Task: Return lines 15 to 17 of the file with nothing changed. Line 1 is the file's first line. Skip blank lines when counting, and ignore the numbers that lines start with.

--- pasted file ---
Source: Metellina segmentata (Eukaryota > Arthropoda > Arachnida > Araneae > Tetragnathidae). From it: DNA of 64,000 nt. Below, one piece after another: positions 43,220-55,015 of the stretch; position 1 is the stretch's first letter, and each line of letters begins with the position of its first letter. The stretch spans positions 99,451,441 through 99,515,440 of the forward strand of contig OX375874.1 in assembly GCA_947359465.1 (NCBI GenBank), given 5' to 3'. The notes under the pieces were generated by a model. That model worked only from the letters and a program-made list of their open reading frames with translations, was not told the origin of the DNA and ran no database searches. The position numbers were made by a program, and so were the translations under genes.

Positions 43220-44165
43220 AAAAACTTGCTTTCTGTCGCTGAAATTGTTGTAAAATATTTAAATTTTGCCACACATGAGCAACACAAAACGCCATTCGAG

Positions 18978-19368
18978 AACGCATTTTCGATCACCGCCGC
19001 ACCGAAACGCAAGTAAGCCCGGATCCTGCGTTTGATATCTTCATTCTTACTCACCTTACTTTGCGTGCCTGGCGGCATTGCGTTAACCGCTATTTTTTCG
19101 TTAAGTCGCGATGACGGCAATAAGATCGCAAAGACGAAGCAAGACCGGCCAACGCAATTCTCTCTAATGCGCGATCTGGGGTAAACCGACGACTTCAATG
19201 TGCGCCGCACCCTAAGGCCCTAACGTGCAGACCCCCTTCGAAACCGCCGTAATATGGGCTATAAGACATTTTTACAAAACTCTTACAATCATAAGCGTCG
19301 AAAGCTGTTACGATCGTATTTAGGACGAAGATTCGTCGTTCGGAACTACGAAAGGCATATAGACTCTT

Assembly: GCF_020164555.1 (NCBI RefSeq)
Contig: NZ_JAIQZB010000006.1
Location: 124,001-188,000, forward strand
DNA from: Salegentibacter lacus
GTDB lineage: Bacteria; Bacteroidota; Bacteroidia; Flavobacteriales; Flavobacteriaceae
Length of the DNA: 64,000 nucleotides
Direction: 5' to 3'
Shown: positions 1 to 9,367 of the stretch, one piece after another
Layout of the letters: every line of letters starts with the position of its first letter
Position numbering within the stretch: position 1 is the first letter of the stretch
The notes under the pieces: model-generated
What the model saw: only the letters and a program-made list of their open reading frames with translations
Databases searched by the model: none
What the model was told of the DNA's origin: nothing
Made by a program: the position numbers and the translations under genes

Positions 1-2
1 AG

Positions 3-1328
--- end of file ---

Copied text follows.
Length of the DNA: 64,000 nucleotides
Direction: 5' to 3'
Shown: positions 1 to 9,367 of the stretch, one piece after another